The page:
Saying it is time for every diocese and religious order in the state “to come clean,” attorneys Friday filed the first of six lawsuits by victims who allege they were sexually abused by a priest while attending St. Francis High School in La Canada Flintridge.
During a news conference at the Hilton Checkers Los Angeles hotel downtown, lawyer Jeff Anderson said a new law, known as the Child Victims Act, gives new hope to alleged victims like the plaintiff in the current Los Angeles Superior Court lawsuit, who is identified only as John Doe LA 1002. He is suing the Archdiocese of Los Angeles and St. Francis High School.
A representative for the archdiocese issued a statement regarding the lawsuit. According to the statement, Doe’s alleged abuser, the Rev. Christopher Kearney, was not a member of the archdiocese but instead, of the Order of Friars Minor Capuchin, an independent order that runs St. Francis High School.
Kearney was included as a religious order priest in the list of publicly accused clergy members which the archdiocese published in 2004, according to the statement.
“The Archdiocese of Los Angeles is committed to transparency and has established reporting and prevention policies and programs to protect minors and support victim-survivors in our parishes, schools and ministries,” the statement read. “The archdiocese was one of the first dioceses in the nation to publish a comprehensive report in 2004 listing accused clergy both living and deceased, and released clergy files as part of a 2007 global settlement.”
The representative referred all calls regarding the lawsuit to the Capuchin order. A message left at the Capuchin order was not returned.
AB 218 extends the statute of limitations and provides a three-year window for sexual abuse survivors to bring lawsuits in cases that were previously barred by the statute of limitations, no matter when the abuse occurred or how old the survivor is. Attorney Michael Finnegan, who also represents the plaintiff, said the law includes the assessment of triple damages against those found to have covered up the sexual assault of a minor.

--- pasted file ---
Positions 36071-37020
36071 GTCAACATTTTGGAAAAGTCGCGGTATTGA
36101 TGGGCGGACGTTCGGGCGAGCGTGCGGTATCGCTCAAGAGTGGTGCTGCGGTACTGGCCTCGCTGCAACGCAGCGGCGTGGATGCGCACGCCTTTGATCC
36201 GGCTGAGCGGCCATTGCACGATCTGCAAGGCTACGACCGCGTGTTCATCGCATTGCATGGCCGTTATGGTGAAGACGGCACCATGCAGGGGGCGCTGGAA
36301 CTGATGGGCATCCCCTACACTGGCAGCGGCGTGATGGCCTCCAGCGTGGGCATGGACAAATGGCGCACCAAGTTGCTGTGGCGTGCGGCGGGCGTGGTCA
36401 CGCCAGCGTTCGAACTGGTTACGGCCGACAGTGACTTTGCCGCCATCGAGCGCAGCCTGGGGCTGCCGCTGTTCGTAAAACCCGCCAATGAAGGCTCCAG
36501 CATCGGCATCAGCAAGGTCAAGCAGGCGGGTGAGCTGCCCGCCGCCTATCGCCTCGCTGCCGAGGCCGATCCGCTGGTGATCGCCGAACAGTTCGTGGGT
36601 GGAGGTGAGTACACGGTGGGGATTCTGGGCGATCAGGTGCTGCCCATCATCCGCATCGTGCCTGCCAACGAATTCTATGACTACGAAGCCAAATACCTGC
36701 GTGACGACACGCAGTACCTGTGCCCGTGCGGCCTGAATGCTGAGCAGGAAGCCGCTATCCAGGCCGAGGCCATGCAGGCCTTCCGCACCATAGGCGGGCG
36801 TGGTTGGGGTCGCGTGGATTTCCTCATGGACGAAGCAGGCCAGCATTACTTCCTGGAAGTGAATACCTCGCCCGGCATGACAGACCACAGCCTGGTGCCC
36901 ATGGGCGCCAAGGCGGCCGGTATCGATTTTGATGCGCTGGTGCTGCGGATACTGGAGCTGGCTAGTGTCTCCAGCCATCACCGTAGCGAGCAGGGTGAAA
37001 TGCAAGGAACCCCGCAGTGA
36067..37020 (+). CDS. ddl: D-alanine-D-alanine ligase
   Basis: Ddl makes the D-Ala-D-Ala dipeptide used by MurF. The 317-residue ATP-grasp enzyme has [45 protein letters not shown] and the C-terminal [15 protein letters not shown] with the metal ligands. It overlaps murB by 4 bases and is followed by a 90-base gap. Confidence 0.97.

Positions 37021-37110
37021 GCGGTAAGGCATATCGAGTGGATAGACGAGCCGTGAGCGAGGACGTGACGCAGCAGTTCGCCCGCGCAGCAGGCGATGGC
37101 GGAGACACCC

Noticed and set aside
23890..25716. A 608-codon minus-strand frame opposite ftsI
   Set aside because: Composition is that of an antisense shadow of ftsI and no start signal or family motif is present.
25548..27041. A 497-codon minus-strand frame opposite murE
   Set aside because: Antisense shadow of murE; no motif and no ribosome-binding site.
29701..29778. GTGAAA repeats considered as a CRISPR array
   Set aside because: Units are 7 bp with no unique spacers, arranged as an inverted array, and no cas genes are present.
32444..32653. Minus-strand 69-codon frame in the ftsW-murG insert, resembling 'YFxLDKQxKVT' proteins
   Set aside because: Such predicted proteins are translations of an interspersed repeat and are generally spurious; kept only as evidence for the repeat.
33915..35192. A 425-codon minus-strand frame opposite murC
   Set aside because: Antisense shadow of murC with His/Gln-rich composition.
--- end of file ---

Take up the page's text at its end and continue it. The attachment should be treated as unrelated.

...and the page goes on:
Doe was 15 to 17 years old from 1984-86 when he maintains he was abused by Kearney, the suit states. In addition to being a student, Doe was an altar server and parishioner, according to the suit.
“Seeing (Kearney) as a trustworthy mentor, plaintiff was conditioned to comply with (Kearney’s) direction and to respect him as a person and authority in spiritual ethical and educational matters,” the suit states.
Kearney was actually grooming Doe, and his actions culminated in his “repeated sexual abuse of plaintiff,” the suit alleges.
Anderson said dioceses across the state need to come forward and reveal the current whereabouts of accused priests like Kearney.
“It’s time for every diocese … to come clean, to reveal like they never have before,” Anderson said.
Kearney has been living in San Francisco and poses a serious risk to children, he said.
“It’s time for this serial offender to be exposed in a way he never has been,” he said.
Attorney Michael Reck, who also represents the plaintiff, said the church has been tight-lipped about Kearney.
“We have not been told whether he is still a priest or if he has access to children,” Reck said.
Attorneys for the same law firm have filed a similar suit in Orange County Superior Court on behalf of two former Mater Dei students.
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